Biology of Turtles by Jeanette Wyneken, Matthew H. Godfrey

By Jeanette Wyneken, Matthew H. Godfrey

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3 Marine Turtles Of all of the turtle groups, skeletochronology has been applied most frequently to marine turtles. , 2001). Hence, skeletochronology has been the primary means of estimating age and inferring growth rates in these turtles. , 2006). , 2001; Snover & Hohn, 2004) and Kemp’s ridleys (Snover & Hohn, 2004). With the exception of leatherbacks, all of these studies used the humerus bone. Generally, LAGs are most clearly visible in the long bones, and the humerus is ideal as it is easily removed from dead animals and it has muscle insertion scars that create landmarks that allow for the identification of sectioning sites that are consistent (Snover & Hohn, 2004).

A Age determined by the observation of turtles nesting that had been raised in captivity for the first year of life, marked, and released. b Age determined by skeletochronology. c Age determined indirectly by analysis of growth records from mark-recapture study. d Age determined by counts of growth lines on scutes. e Age determined by a combination of growth line on plastral scutes and a growth model based on recapture data. f Age determined by a combination of scute growth lines and mark-recapture.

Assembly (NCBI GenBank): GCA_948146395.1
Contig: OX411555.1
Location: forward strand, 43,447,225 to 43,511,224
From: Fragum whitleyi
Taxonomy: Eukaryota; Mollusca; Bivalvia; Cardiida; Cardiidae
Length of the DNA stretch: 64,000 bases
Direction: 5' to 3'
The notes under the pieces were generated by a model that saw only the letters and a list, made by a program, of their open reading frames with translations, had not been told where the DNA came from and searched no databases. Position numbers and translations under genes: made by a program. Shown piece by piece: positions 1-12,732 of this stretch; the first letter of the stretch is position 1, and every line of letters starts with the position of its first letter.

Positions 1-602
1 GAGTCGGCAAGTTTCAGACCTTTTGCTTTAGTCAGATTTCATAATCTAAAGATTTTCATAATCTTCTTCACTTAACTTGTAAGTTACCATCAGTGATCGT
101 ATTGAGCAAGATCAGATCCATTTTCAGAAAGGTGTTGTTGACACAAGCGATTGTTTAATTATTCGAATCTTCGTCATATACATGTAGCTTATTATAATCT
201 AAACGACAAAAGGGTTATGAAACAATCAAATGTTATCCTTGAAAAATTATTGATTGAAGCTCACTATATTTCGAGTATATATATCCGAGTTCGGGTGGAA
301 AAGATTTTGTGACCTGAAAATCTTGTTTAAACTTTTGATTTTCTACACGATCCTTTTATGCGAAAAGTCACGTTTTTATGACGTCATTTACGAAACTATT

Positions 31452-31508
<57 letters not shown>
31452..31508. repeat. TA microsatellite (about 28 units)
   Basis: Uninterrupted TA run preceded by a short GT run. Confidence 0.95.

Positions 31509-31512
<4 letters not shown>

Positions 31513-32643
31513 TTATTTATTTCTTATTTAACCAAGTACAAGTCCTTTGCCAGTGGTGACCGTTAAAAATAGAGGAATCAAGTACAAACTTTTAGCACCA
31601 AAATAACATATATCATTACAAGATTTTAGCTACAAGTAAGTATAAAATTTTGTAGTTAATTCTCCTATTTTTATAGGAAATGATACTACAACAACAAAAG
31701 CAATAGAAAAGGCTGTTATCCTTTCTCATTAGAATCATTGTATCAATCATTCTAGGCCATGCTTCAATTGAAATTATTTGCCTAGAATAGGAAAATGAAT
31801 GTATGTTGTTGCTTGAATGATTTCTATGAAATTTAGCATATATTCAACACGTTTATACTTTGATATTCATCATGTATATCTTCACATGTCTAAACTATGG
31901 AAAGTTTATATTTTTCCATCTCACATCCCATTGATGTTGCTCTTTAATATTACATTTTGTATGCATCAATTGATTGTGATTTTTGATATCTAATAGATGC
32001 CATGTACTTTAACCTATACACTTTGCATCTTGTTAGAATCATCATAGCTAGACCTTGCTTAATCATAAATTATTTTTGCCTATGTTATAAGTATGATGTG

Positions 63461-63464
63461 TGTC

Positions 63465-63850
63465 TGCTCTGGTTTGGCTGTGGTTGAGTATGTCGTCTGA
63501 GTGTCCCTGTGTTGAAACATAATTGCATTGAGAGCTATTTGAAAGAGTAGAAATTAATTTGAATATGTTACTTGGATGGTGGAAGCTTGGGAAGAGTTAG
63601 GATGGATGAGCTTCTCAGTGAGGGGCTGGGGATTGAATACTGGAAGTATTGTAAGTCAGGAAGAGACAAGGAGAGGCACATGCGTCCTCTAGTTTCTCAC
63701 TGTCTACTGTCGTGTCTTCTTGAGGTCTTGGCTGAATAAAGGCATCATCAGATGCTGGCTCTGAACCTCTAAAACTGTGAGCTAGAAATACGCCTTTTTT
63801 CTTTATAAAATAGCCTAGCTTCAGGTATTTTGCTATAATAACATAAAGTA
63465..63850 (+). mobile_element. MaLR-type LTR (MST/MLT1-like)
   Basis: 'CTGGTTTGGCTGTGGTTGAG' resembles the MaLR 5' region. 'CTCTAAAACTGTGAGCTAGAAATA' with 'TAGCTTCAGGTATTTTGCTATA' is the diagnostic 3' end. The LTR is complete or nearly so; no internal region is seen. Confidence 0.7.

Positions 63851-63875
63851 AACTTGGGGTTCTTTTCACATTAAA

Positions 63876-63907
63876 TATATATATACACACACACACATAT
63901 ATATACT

Comprehensive survey of carpacial ridge-specific genes in turtle implies co-option of some regulatory genes in carapace evolution, Evol. , 7, 3–17, 2005. , A reevaluation of early amniote phylogeny, Zool. J. Linn. , 113, 165–223, 1995. , Experimental analysis of the migration and differentiation of neuroblasts of the autonomic nervous system and of neuroectodermal mesenchymal derivatives, using a biological cell marking technique, Dev. , 41, 162–184, 1974. , Correlated progression and the origin of turtles, Nature, 379, 812–815, 1996.

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